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Alexander Zverev looking for long-term progress at Slams with Ivan Lendl after early US Open exit

Alexander Zverev suffered yet another Grand Slam first-week exit, this time at the hands of fellow German Philipp Kohlschreiber in the US Open third round on Saturday.

Reem Abulleil 2018/09/02
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Alexander Zverev suffered yet another Grand Slam first-week exit, this time at the hands of fellow German Philipp Kohlschreiber in the US Open third round on Saturday.

The world No. 4 lost 6-7(1), 6-4, 6-1, 6-3 to Kohlschreiber to become yet another high-seeded casualty on the new Louis Armstrong stadium that is shaping up to be a graveyard court for the top guns this tournament.

Zverev, who has reached just one Grand Slam quarter-final so far in his young career, continues to perform better at tour events than at the majors and he brought in Ivan Lendl prior to this event to help him step up on the big stage.

But with their partnership barely two weeks old, Zverev wasn’t expecting a miracle a this US Open and is eyeing progress under Lendl’s tutelage next season at the Slams.

“It’s a process. It’s a process of developing. I took him [Lendl] to do well at Slams. But this is a process. You can’t expect to kind of immediately see the results. I think the results will come hopefully next year,” said the 21-year-old.

“He’s very straightforward. He said that it’s a process of getting there. It’s a process of playing well at Slams. He told me before the tournament started that, ‘Hopefully you’ll do very well at the US Open, but we’re more looking towards next year’. We’re more looking towards being at latter stages, competing for Slams next year.

“I understand it. I still want to win, obviously. I wanted to win today, then playing [Kei] Nishikori next, who I just played in Washington. I feel like it would have been a pretty okay match-up for me, as well. I wanted to go far. But, you know, wishes don’t always come true.”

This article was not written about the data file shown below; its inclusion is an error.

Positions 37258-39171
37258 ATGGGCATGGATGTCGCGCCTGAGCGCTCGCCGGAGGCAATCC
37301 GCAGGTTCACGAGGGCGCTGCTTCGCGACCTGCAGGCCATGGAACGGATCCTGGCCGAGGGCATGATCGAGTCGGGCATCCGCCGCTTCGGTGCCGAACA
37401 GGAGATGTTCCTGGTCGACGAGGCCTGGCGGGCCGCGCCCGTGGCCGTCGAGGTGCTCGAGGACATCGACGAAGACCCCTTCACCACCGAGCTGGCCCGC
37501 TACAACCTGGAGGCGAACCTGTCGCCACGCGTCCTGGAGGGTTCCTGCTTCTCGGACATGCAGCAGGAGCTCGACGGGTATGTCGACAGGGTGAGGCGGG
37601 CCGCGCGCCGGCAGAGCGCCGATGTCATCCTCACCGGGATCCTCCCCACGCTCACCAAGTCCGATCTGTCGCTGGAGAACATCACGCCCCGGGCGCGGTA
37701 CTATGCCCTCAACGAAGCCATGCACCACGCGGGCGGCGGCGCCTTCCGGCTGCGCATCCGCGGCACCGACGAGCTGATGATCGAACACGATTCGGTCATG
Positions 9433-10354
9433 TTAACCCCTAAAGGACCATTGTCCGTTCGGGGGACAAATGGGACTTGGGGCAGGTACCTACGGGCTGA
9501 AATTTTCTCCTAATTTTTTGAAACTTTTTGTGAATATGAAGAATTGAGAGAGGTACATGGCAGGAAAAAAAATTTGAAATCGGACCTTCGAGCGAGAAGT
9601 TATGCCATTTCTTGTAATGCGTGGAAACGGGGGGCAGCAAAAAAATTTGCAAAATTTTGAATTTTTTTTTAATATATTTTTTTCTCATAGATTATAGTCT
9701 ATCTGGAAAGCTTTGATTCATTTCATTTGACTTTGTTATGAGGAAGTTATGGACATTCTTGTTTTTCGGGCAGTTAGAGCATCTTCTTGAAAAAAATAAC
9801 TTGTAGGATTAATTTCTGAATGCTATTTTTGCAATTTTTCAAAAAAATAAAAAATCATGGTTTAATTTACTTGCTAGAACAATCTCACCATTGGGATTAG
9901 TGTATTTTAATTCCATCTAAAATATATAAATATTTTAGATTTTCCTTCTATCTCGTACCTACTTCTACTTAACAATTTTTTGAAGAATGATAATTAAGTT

Zverev has won three Masters 1000 trophies over the past two seasons, and retained his Washington title earlier this summer. He is 35-10 win-loss at tour events in 2018 but just 10-4 at the majors.

He entered the contest with Kohlscreiber with a 2-2 head-to-head record against his compatriot but had won their last two meetings without dropping a set. Yet on Saturday, Zverev converted just 3/13 break points against the world No. 34 and committed 53 unforced errors. He also squandered 3-0 lead in the fourth set before succumbing.

“Look, I mean, sure, he knows me. Last few times we played, I won fairly easy. But today was different. I mean, as I said, he played a good match, played a smart match. He mixed it up well, didn’t give me a lot of opportunities,” said Zverev.

“On the other hand, I also did over 50 unforced errors, which the last few matches I didn’t do. It was a mixture of both.”

Referring to his early losses at the majors, the young German added: “I mean, at tour events I lose, as well. There’s just more tour events. You probably recognise it less. I lost to Robin Haase last week in Cincinnati. I lost to Tsitsipas in Toronto. Those are not that great losses for me either.

“There’s a lot of focus on the Grand Slams. I’ve obviously done well in Paris, but not at the other Grand Slams this year maybe for different reasons. I mean, Australia, I played against Chung, who played very well. Wimbledon I was still recovering from an injury. Here I played a good opponent. Just couldn’t find my best game today.”

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